A spotlight on German Cinema featuring 5 very different films listed in order of preference:
Everyone Else (2009, director Maren Ade)
A fascinating look at how professional competition (architecture in the film's case) can put an already fragile relationship under more stress. The film has a slow start and at first it is not clear what the issues in the relationship are but gradually as we get to see more of the couple's behaviour, the problems become clearer and the film catches fire. Although it is not an open inferno but a slow burn which eventually leads to an implosion and not an explosion. It is credit to Maren Ade that the film does not resort to melodrama but instead lets the body language of the actors do most of the talking. The rawness and honesty of the couple’s relationship is unlike anything seen on film in the last decade.
Lulu & Jimi (2009, director Oskar Roehler)
A smartly developed film which perfectly combines a 1950's style forbidden racial love story with elements of Shakespeare (Romeo & Juliet, The Tempest, Othello) and David Lynch (Wild at Heart). The visuals are striking and oscillate beautifully from a dreamy feel to a nightmarish vision. It is a real delight to watch this film and pick out all the cinematic influences that are integrated in the story while still enjoying the refreshing and unique work.
Peaceful Times (2008, director Neele Vollmar)
Original Title: Friedliche Zeiten
A delightful light hearted German film about a fragile marriage shown through the eyes of the couple's three children, with the story focussing more on the dynamic between the two sisters while their younger brother is kept on the fringes. The performances of the children is excellent and their characters lend a cute touch to the film and manage to brighten the atmosphere despite the serious topics of divorce, infidelity and East-West German suspicions/tensions. The film is set in the 60's and forms a nice pairing with Lulu and Jimi as both are German films heavy with American pop culture influence from the 50's and 60's.
note: The humour and setting of Peaceful Times along with the story's focus on children is reminiscent of last year's enjoyable Canadian film Mommy is at the hairdresser (original title Maman est chez le coiffeur, directed by Léa Pool).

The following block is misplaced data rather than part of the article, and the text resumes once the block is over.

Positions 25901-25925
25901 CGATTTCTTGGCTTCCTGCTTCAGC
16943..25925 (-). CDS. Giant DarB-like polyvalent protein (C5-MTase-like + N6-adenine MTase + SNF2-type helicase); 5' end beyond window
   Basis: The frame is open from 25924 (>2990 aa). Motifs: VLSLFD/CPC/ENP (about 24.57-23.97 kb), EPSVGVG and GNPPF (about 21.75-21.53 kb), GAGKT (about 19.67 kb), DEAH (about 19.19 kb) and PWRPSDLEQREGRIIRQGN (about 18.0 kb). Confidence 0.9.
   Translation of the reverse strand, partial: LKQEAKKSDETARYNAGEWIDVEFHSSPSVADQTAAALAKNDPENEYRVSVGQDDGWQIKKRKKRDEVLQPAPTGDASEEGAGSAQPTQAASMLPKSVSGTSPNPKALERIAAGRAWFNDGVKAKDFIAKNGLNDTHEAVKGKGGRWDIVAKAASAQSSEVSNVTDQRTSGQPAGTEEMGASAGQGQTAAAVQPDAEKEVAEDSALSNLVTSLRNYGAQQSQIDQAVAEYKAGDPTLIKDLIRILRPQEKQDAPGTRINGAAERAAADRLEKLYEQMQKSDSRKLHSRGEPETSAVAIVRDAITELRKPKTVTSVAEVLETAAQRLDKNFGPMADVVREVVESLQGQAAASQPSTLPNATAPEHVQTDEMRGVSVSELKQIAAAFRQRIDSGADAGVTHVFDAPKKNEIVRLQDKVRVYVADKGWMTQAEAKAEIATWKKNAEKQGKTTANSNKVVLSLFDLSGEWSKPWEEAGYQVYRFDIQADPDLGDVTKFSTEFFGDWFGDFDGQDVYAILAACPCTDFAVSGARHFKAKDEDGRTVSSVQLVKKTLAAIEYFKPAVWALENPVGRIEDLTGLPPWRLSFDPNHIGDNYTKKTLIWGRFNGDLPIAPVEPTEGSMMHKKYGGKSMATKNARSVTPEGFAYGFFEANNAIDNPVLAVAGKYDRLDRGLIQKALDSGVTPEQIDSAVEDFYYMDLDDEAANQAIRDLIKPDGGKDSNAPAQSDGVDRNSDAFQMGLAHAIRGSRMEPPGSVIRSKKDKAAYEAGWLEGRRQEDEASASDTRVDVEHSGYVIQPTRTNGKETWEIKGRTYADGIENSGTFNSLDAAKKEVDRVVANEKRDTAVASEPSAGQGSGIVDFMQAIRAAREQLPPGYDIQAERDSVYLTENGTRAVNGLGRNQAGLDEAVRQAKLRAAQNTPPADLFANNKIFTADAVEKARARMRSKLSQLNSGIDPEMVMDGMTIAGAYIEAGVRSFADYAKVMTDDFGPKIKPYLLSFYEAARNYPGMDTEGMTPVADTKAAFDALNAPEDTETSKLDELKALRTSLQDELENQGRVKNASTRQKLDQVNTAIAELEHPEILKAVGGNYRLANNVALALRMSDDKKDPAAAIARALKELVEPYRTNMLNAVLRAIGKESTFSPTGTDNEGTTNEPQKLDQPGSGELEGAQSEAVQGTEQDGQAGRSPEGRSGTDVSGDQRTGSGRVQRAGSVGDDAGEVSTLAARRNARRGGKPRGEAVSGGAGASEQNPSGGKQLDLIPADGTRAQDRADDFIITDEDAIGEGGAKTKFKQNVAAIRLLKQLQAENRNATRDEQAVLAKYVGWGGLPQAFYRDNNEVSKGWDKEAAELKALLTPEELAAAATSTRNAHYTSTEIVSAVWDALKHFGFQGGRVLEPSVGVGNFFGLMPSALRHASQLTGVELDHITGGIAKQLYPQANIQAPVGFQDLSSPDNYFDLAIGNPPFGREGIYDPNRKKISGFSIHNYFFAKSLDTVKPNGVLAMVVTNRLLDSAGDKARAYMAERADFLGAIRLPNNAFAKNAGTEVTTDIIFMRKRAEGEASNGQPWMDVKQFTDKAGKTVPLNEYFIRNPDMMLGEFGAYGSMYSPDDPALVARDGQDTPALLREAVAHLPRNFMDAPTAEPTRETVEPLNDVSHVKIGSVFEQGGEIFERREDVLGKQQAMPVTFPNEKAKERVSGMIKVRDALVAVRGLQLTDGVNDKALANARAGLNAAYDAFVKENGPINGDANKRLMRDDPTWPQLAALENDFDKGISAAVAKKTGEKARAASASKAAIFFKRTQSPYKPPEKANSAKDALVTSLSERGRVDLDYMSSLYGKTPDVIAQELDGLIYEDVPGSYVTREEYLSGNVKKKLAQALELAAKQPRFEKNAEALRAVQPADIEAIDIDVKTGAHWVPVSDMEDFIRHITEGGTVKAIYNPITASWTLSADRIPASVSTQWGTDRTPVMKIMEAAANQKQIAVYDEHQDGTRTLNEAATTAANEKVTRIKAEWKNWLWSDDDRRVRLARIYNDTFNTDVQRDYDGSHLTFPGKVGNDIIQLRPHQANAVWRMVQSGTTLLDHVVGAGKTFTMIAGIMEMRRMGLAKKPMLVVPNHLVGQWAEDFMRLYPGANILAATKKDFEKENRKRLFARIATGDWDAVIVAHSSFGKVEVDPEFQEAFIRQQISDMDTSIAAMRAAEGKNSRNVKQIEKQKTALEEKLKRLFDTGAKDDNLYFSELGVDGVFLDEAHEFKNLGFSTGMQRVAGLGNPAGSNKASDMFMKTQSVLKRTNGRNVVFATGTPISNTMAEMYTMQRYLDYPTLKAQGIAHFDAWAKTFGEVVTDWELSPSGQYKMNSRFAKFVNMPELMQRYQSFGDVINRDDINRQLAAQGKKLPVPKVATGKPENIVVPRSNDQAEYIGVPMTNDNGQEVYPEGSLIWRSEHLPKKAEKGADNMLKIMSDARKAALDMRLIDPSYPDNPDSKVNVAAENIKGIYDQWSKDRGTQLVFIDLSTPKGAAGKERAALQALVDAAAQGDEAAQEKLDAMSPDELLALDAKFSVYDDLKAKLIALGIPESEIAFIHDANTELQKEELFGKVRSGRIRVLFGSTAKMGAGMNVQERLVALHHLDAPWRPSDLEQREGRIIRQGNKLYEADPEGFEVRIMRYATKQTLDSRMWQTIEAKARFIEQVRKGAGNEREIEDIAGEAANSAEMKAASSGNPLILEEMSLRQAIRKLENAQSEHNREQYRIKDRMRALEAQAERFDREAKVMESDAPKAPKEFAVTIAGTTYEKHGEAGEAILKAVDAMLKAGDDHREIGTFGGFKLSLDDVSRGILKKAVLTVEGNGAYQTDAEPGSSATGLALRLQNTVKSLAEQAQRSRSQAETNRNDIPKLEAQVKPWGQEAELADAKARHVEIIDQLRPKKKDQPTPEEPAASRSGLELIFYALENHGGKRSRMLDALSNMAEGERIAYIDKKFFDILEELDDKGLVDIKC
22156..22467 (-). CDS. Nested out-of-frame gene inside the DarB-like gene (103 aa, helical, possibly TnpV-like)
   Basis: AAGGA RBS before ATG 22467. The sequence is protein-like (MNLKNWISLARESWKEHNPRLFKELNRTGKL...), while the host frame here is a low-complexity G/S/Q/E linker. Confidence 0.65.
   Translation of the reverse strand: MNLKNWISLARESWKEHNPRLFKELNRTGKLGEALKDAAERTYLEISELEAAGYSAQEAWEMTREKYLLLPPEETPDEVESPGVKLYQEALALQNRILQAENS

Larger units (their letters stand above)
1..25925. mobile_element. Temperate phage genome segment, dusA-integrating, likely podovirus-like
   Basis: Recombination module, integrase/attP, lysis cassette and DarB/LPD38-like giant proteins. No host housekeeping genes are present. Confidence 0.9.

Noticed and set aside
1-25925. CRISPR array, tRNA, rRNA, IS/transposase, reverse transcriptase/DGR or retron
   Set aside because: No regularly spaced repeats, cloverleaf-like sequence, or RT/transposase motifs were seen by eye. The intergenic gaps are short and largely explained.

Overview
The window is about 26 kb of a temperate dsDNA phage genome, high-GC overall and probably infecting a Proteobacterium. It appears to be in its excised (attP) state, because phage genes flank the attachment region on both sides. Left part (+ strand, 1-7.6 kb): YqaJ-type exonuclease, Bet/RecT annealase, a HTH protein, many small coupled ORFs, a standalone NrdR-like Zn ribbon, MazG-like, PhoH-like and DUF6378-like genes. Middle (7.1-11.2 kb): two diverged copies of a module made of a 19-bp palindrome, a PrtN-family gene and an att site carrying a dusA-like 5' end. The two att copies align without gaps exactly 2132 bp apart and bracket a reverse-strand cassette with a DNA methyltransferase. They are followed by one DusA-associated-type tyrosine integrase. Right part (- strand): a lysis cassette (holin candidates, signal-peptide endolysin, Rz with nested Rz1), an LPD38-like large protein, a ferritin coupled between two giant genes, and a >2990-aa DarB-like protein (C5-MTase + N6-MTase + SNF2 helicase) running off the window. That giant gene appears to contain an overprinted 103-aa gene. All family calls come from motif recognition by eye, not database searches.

November Child (2008, director Christian Schwochow)
An engaging multi-layered story that looks at the consequences that arise from a woman's decision to cross the East-West German border. An interesting angle explored by the film involves how a professor seeks to profit by writing a book about someone else's troubled past. In order to complete his book, the professor decides to align himself closely with his subject, while observing the subject's emotional reactions at the pieces of evidence and research that he gives out in small chunks. Also, the film features a wonderful performance from Anna Maria Mühe daughter of the late Ulrich Mühe (The Lives of Others).
10 seconds (2008, director Nicolai Rohde)
The wonderful 1999 Mike Newell film Pushing Tin shed a light on the stressful job of an air traffic controller. For an air traffic controller, the planes may only appear as tiny dots on a screen but each of those dots means hundreds of lives and an incorrect decision could lead to horrific consequences. 10 Seconds bases its story on a real life tragedy that resulted from a mid-air collision; the event also had dire consequences for the air traffic controller on duty at the time of the collision.
The film's story features multiple characters who are all tied to the night of the collision -- the air traffic controller who is an emotional wreck after the incident, his wife who handles the stress in her own way, a policeman on duty at the crash site and a man who is haunted by the loss of his wife and child who were on the plane. The film has slick production values but unfortunately fails to properly bring all the different elements together with the right amount of emotional depth that is required.